In which a reporter cites herself as evidence that A-Rod is awful

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Back in 2007 Selena Roberts, then of the New York Times, wrote a story portraying Alex Rodriguez as a slum lord. I criticized that pretty thoroughly, not so much for the facts reported, but for what was clearly agenda-driven reporting and overheated rhetoric that was obviously designed to put Rodriguez in the worst possible light based on the thinnest possible evidence.

A couple of years later Roberts wrote a book about A-Rod that took much the same tack. The reporting of facts which, in and of themselves, were difficult to question due to their heavy reliance on hearsay and anonymous sources, but which were nonetheless accompanied by sweeping character judgments that were totally unwarranted and unsupported by those facts, even if true.

One person saw A-Rod leave a light tip? A-Rod is cheap. A few residents complain about poor upkeep on apartments owned by a company in which A-Rod has an interest? A-Rod is a slum lord. A-Rod admits to taking PEDs? A-Rod is the worst cheater baseball has ever known.  I noted my skepticism then as well, arguing that, in her highest profile work, Roberts has been shown to retreat to character assassination whenever she can. And A-Rod is not the highest profile example of her taking that tack.

The upshot? Whatever her merits as a reporter, in no way am I ever going to give Roberts the benefit of the doubt when it comes to her editorial voice, because she has shown to be irresponsible in the extreme when it comes to drawing conclusions from a set of (often limited) facts presented. And in no way should anything I say on the matter of A-Rod serve as evidence bolstering her world view of the guy.

Against that backdrop, Roberts has a post over at Sports on Earth today in which she speculates about Alex Rodriguez’s financial health given his looming suspension, legal fees, etc.  In the post she revisits the slum lord meme:

“Being a landlord — or a slumlord, as Rodriguez has been called in headlines –– isn’t a winnable position for anyone …”

That link? To my own post at HardballTalk in which I specifically call out Roberts for irresponsibly tossing the slum lord accusation around in the past. In other words: she is citing herself as evidence that people are calling out A-Rod as a slum lord in the headlines.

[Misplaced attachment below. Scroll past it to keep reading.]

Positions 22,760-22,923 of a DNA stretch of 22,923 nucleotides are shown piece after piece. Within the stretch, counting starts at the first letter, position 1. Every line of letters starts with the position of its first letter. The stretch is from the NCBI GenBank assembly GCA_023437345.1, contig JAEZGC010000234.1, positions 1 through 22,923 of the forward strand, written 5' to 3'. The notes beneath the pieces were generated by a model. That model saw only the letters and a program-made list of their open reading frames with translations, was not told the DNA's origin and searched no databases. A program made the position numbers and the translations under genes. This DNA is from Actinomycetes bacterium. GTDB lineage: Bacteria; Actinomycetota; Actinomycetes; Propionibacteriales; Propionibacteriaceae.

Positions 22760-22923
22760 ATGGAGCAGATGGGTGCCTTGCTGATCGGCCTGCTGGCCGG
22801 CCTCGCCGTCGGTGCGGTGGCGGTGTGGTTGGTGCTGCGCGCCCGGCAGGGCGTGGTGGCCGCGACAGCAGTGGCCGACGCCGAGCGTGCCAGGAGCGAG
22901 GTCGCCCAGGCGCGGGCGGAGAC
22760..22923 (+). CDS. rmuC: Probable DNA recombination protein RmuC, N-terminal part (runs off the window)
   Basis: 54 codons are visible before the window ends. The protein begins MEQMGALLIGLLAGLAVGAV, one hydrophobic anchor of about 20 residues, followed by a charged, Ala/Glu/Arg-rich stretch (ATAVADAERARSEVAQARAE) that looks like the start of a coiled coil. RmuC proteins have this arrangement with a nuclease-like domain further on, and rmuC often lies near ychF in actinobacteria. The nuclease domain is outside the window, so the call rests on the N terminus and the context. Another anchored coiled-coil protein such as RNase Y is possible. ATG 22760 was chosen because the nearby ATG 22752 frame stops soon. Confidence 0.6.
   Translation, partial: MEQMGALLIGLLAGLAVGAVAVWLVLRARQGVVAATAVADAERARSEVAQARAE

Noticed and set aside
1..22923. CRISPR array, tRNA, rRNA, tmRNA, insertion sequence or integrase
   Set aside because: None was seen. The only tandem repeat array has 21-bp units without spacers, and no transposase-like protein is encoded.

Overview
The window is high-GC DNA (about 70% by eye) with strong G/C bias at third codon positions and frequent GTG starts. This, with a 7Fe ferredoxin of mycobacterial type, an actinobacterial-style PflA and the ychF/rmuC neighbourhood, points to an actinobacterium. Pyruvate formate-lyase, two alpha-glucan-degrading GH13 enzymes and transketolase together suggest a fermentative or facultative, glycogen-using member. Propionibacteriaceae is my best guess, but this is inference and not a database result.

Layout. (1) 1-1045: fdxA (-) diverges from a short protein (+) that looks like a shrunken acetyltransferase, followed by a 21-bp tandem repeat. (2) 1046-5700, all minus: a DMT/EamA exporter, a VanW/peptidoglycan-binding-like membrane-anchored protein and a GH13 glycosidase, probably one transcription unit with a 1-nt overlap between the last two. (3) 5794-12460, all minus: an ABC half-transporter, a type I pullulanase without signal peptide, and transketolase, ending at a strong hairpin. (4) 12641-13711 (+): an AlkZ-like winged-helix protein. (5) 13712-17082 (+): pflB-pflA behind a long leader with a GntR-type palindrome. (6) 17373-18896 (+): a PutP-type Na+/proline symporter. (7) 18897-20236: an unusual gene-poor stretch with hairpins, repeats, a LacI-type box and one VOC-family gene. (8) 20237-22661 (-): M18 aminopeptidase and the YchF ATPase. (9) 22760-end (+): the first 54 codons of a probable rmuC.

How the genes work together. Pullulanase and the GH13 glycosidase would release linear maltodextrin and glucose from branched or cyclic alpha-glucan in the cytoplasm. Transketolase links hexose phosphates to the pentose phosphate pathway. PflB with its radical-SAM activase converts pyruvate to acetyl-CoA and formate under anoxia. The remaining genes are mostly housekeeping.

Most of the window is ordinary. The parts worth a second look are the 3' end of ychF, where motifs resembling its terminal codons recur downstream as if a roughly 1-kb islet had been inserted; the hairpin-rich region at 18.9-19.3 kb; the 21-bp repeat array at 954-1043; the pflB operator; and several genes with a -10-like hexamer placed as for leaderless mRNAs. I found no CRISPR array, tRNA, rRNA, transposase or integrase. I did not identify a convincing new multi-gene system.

Of course, she also spends much of that article citing examples of A-Rod’s quite savvy financial decisions — following Warren Buffet’s advice, diversifying investments, downsizing his real estate holdings — as evidence that maybe A-Rod is going broke, so it’s pretty clear she’s still pathological when it comes to the subject of Alex Rodriguez. If there are multiple ways to interpret his actions they will be interpreted as either evil or stupid, full stop. It’s the only way she knows how to understand the guy.

Maybe A-Rod is a slum lord. Maybe he is going broke. Maybe he is the worst cheater the sport has ever seen. But don’t take whatever Roberts has to say about it as evidence, because she’s perhaps the most startling example of A-Rod Derangement Syndrome in recorded history.

Diamondbacks place Shelby Miller on the 10-day disabled list

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The Diamondbacks announced on Monday that starter Shelby Miller has been placed on the 10-day disabled list with right elbow inflammation. Miller will get a second opinion on his elbow on Tuesday, per MLB.com’s Steve Gilbert. Pitcher Silvino Bracho has been called up from Triple-A Reno to take Miller’s spot on the roster.

Miller, 26, left Sunday’s start with what was described at the time as forearm tightness. Through his first four starts, Miller is carrying a 4.09 ERA with a 20/12 K/BB ratio in 22 innings.

Bracho, 24, has pitched quite well in 6 2/3 innings of relief at Reno. He’s given up just one unearned run on four hits and a walk (intentional) with 12 strikeouts.

Archie Bradley figures to take Miller’s spot in the starting rotation as Bracho will work middle relief.

Eric Thames hit two more homers

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And John Lackey is livid.

The Brewers’ first baseman homered in each of his first two plate appearances against Reds starter Amir Garrett on Monday evening, helping his team to a 6-1 lead after two frames. The first was a solo blast in the first inning, and the second was a two-run shot to the opposite field in the second inning.

According to MLB.com’s Adam McCalvy, Thames has tied the Brewers’ record for home runs in April with 10. Carlos Lee also hit 10 homers in April 2006.

Seven of Thames’ 10 home runs have come against the Reds. Including his first two at-bats on Monday night, Thames is hitting .379/.474/.924 with 17 RBI along with the 10 dingers. Not too shabby from a guy the Brewers signed to a three-year, $16 million contract during the offseason.

Lackey and Cubs pitching coach Chris Bosio both recently implied Thames is using performance-enhancing drugs, but Thames was tested immediately after last Monday’s game against the Cubs.